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Today, the voices calling for change of guard in the leadership of the security services, as a way of reinvigorating their operations, are deafening. That is a sad indication that people no longer feel the impact of ‘security’ component of their contract with government in their lives. No doubt, problems have been created within the security organizations because of the stagnation which the policy of retention had caused. That policy has fragmented the military and killed dedication. Yet, the proclivity to stick to a failed experiment wouldn’t permit a rethink.

But the troubling aspect of Bishop Kukah’s homily is the reference to the stifling of religious freedom in the north, an expression that has kept Leah Sharibu as sex slave of terrorists while her mates and co-abductees, enjoy their freedom secured by the state. I still recall an interview I conducted in 2014 with a delegate from Kaduna State. He is a Professor and is of the ECWA Church. He had his signature on the demand for the creation of Southern Kaduna State and that got me thinking, and wanting to interview him.

One of the questions I asked him was why the demand for the creation of a state for the Southern Kaduna people. He drew deep breathe; cast that look that suggested that I asked a very stupid question before he opened up to talk to me. What I took away from that interview is that most Nigerians living south of the Niger do not really know what their fellow countrymen and women living north of the Niger, go thorough to practice their Christian faith. Kukah also captured that succinctly in his homily. It is for such stifling conditions that Michael Nnadi was murdered because when a seminarian or a priest is abducted, the intension goes beyond ransom. Sadly, murders such as that of Michael are celebrated in some quarters as evidence of advancing conquest.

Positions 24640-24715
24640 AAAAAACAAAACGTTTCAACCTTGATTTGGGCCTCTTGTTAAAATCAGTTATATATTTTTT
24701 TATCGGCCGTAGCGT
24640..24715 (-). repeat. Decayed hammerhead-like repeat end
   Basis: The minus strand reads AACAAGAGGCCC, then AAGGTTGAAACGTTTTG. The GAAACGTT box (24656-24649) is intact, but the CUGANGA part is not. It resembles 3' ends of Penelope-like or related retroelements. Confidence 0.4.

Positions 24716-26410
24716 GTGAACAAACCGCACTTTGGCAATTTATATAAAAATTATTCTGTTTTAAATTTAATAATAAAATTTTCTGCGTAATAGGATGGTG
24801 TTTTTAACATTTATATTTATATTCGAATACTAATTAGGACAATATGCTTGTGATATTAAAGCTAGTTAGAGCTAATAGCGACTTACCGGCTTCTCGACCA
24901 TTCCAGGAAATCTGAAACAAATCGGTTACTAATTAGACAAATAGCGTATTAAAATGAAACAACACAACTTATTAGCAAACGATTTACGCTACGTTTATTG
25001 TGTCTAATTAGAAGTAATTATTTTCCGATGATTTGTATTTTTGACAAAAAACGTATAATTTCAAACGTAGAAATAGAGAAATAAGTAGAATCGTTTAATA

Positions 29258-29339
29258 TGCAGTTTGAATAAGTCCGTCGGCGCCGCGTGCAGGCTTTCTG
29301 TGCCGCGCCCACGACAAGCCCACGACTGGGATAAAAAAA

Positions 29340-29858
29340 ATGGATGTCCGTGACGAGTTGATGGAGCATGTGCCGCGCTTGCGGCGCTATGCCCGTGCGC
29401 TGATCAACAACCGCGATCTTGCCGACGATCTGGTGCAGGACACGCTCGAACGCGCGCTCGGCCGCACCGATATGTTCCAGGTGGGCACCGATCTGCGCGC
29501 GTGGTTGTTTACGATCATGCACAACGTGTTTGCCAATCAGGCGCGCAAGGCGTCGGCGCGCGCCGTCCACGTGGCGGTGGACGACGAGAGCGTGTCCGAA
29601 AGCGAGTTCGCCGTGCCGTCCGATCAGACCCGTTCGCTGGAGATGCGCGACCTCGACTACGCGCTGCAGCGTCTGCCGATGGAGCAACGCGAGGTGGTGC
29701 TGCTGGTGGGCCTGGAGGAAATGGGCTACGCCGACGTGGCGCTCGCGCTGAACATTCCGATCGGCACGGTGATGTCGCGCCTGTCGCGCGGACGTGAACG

Fortunately, for those who had reason to make an excursion through comparative religion, the beauty of religion is blighted by extremism and bigotry promoted by few people and supposed leaders who are intolerant of other views and expressions because they lacked the capacity to fathom why contraries exist. God would have wasted time creating, and perfecting, the world if he intended it to be, either for a particular religion or the sword. But that is what Boko Haram and its promoters ask for.

Michael has paid the price because those who the Constitution said it shall be their “duty and responsibility” to ensure that “security and welfare” are the primary functions of government –and this includes “all organs of government, and of all authorities and persons, exercising legislative, executive or judicial powers” failed in their duty to secure and defend him even after he contracted and permitted them, through his electoral franchise, to use all means constitutionally possible to do so. Yes, they failed and as the Scripture said at Matthew 5:13 “You are the salt of the earth. But if the salt loses its saltiness, how can it be made salty again? It is no longer good for anything, except to be thrown out and trampled underfoot.”